At some point waves come to a crest before ultimately crashing down.

Perhaps in some way that is what the Lightning are experiencing heading into tonight's game at New Jersey.

The offense was coming so fast and furious (37 goals through seven games) in the first two-plus weeks of the season, many wondered if that pace could be sustained.

But since scoring five or more goals in four straight games, capped with an eight-goal outburst against Winnipeg on Friday, Tampa Bay has scored just three goals in the past two games, both losses.

"That's what I was scared of because I have seen it so many times throughout the course of my hockey career as a player and as a coach. Those big scoring games don't help you at all,'' Lightning head coach Guy Boucher said.

"They are fun, but they don't help you because you get the feeling you are very powerful offensively and things are going to come. And then it scares the opponent even more. The opponent is absolutely at their best defensively and have numbers back all the time and don't give you an inch.''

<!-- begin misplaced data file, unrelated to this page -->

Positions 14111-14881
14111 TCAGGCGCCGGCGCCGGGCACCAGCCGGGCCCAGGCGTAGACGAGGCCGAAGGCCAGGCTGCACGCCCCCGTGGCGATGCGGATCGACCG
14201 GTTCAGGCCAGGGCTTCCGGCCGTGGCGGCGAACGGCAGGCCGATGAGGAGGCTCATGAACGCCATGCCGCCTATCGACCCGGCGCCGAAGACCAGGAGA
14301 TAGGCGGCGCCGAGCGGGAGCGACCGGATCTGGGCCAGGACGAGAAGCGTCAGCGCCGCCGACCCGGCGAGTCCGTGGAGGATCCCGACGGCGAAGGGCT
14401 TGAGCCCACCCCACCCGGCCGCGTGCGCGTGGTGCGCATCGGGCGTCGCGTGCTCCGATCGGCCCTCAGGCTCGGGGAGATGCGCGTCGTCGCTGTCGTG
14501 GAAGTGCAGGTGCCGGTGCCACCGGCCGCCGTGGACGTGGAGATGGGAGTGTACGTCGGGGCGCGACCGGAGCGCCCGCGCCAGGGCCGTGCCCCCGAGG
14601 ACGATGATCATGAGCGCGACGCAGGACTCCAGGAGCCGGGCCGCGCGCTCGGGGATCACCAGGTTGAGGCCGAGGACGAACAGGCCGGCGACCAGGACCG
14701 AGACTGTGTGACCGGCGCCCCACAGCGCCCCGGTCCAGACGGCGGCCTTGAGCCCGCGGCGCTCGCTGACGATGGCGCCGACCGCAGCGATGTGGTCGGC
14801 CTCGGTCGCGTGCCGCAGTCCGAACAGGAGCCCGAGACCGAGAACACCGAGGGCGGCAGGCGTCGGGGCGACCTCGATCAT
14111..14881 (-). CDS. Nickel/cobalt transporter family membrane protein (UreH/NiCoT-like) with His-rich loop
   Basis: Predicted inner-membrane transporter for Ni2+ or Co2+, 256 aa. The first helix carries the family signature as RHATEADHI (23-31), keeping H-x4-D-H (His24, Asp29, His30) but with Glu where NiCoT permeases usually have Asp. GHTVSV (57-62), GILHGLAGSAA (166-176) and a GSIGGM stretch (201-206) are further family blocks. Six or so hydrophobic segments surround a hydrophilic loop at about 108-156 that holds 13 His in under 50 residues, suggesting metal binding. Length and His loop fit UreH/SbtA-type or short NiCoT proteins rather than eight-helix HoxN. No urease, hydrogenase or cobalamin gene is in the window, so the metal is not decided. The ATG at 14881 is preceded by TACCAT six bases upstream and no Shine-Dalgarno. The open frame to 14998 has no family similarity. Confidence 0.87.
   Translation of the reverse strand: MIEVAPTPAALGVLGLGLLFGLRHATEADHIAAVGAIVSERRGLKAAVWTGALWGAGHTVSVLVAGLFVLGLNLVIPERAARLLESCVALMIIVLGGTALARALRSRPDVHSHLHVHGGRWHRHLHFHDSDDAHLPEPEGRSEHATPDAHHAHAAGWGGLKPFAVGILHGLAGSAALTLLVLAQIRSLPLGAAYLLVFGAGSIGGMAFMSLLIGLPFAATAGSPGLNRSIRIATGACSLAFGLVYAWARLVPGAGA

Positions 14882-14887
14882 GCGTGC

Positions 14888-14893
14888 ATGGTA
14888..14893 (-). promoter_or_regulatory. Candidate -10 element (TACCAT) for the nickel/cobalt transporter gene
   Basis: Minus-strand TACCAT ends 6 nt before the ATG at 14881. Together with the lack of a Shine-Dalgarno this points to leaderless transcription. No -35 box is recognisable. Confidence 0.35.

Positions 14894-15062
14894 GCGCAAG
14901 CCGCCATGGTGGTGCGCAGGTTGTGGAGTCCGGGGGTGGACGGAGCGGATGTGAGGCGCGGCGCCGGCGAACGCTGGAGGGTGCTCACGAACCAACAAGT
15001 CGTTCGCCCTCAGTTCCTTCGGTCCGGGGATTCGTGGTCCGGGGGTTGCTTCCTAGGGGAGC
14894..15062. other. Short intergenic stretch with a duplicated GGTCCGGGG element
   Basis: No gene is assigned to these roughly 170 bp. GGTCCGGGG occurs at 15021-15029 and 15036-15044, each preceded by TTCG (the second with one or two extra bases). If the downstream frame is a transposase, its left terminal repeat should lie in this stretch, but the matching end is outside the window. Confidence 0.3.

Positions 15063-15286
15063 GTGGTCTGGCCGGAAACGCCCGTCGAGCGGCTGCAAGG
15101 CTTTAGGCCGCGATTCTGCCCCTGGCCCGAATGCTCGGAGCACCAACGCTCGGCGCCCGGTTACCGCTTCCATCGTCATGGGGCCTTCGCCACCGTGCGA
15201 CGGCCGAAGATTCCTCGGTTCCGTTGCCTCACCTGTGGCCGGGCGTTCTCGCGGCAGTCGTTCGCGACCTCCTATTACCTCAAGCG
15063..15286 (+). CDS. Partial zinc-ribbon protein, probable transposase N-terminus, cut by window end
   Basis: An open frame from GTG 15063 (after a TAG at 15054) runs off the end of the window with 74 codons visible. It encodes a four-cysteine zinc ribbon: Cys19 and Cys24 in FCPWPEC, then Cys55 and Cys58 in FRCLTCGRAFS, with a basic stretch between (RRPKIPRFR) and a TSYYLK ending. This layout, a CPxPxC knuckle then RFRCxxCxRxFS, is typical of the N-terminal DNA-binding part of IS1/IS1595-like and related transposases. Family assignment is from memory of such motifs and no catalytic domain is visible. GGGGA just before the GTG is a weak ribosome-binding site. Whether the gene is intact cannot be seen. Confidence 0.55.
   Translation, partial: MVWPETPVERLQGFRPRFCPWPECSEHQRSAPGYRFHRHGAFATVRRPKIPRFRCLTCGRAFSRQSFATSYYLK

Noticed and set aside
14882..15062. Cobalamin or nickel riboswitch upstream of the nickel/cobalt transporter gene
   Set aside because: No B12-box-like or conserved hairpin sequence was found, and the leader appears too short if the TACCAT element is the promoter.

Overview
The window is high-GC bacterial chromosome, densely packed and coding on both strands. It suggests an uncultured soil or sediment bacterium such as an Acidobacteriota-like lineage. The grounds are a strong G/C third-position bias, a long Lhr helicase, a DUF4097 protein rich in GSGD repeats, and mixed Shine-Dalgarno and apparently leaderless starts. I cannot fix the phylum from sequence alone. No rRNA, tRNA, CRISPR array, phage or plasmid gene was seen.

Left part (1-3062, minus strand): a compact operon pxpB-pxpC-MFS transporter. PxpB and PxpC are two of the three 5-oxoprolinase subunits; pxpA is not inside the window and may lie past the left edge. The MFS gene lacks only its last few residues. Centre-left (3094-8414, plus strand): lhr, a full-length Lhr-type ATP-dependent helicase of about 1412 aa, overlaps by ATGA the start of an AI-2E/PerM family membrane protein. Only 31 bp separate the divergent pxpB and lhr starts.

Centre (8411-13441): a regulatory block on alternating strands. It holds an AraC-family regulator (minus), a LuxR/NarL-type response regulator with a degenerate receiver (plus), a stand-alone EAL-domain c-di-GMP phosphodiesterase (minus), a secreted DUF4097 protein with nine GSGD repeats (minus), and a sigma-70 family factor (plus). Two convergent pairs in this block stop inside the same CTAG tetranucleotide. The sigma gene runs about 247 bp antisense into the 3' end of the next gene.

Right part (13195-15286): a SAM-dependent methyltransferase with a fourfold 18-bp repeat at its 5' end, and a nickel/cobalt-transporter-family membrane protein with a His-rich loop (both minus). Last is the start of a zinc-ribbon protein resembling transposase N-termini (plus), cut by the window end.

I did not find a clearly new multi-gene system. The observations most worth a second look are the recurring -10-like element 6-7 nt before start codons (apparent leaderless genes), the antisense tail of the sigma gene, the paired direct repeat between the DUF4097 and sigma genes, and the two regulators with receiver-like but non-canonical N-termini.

Even though the expectation is that goals will be more difficult to come by, it doesn't make it easy to deal with when the opportunities are less frequent. That means Tampa Bay is going to have to go back to a patient, aggressive approach to find a way to win the close games.

"You can't expect to score five goals every night,'' captain Vinny Lecavalier said. "You have to expect tight games and if you look at the (numbers), games are tight. They are 2-1 or 3-2 all the time. So we just have to get back to doing the things that we were doing, play more in the (offensive) zone than we have in the past two games.''

Certainly the past two opponents — Philadelphia and the New York Rangers — have been able to hem Tampa Bay into its defensive zone more than some of the previous opponents. And with the offensive talent Tampa Bay possesses up front, the more time the Lightning spend on the attack, the odds increase that a goal will be scored.

But at the same time, there have been chances generated that have not been capitalized on.

Steven Stamkos had a one-timer in the slot on Tuesday against Philadelphia, while Cory Conacher had another opportunity on a rebound that was earmarked for the back of the net before Ilya Bryzgalov reached back and swatted the puck over the crossbar.